The opportunities and obstacles presented by all of these technologies are of course universally-experienced and not at all of our own creation. But they are of our own responsibility to address, and I think there’s a fair case to mount that the utopian society of our dreams would have a far more proactive, responsive and participatory discourse on how to best measure and harness these disruptions for our utopia.

Which leads to another oft-missed but fundamental element of design: a society’s politics and cultural discourse. 

6. (ETHOS)

Because across time, it is ultimately the political form of our society that comes to shape its reality.

It was a political decision at some stage to furnish the corridor that enters our city with ambitious public housing, which, despite not perfectly fulfilling its function, was a bold statement on who we hoped to be.

It was a political decision to subsequently disband that housing and pave the entrance to our utopia with apartments courtesy of our friends and Gods over at Geocon.

It’s no exaggeration to say that the design of our political systems lay the foundations for prosperity or ruin. Land use, building regulations, and the rules dictating the use of existing shared and private spaces are determined via a jurisdiction’s political framework.

How do we measure in such a prism? Not disastrously against most, but I fear, deeply deficiently against any imagined (and achievable) optimum.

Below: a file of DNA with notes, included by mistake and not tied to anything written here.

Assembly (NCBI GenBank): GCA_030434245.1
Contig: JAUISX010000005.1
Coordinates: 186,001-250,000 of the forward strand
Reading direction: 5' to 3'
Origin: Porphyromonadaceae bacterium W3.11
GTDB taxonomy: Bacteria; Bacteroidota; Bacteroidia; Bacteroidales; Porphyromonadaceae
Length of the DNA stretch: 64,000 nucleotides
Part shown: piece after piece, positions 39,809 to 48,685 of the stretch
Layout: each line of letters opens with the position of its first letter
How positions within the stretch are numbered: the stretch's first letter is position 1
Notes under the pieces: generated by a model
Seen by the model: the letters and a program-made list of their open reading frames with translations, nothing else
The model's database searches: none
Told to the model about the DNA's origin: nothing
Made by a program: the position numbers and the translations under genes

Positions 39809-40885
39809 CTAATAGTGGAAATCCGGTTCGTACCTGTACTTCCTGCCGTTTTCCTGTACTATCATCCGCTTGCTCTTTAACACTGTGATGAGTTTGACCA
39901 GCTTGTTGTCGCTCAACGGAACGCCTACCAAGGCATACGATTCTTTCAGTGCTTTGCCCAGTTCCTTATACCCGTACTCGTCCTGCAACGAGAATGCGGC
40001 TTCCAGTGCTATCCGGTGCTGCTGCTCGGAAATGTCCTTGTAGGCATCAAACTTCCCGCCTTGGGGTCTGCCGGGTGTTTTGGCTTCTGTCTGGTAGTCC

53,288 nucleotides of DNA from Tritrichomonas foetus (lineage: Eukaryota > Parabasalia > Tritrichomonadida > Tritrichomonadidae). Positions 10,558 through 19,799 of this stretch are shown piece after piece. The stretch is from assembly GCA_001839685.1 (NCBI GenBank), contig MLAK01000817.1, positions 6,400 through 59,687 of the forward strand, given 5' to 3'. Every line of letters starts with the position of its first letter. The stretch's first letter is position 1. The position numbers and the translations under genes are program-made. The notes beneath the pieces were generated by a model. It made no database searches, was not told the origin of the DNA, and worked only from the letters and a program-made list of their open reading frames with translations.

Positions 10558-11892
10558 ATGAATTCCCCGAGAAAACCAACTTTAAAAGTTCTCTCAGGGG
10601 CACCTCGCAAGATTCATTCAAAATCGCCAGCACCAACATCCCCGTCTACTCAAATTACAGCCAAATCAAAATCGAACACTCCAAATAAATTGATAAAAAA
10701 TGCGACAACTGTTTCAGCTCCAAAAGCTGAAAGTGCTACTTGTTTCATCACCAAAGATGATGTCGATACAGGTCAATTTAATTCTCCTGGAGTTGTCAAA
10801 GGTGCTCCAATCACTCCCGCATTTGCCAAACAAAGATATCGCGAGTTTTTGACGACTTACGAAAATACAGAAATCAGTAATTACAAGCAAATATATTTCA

A very transient population with a high median wage leaves Canberrans relatively indifferent to the machinations of the Legislative Assembly. This pale engagement paired with a limited scrutiny through engagement in local issues via our media consumption leaves us poorly equipped to determine the issues that matter most to the collective, let alone to stave off the soft corruptions that inevitably emerge around concentrations of wealth and power. I’m sadly sure that more people were driven to alarm when seeing a certain ten-titted whale balloon than they were about the various corrupt exchanges of land or the ongoing reality that we have more pokies per capita than nearly anywhere on the planet.

Our political engagement feeds back and forth from our cultural engagement, and I am sadly increasingly of the mind that our structures to provide for organic expression and celebration of our own society – which is both very worthy and capable of such expression – are sadly deficient.


There’s a Norwegian proverb – ‘that which is loved, is always beautiful’. From the constant replacement of our city’s buildings and in particular, the continuous tearing down of a modernist and brutalist heritage that could have been a defining feature of this city, we engage in a self-mutilation from which one can only conclude that we do not indeed love ourselves or our story.

And how we choose our new constructions also comes to define our character. Sadly, we find ourselves a long way from the grand visions of what a virtuous citizenry means and are, as far as I can deduce, subservient to the dull grinding primacy of commercial forces.


Braddon and New Acton in particular are much feted as a source of cultural cache when we engage in the indignity of comparing Canberra to Australia’s other metropolitan centres. Though they do indeed have excellent offerings for those on high incomes, they are in many ways merely an aesthetic mimicry, controlled by and for the narrow interests of the small number of developers who create them.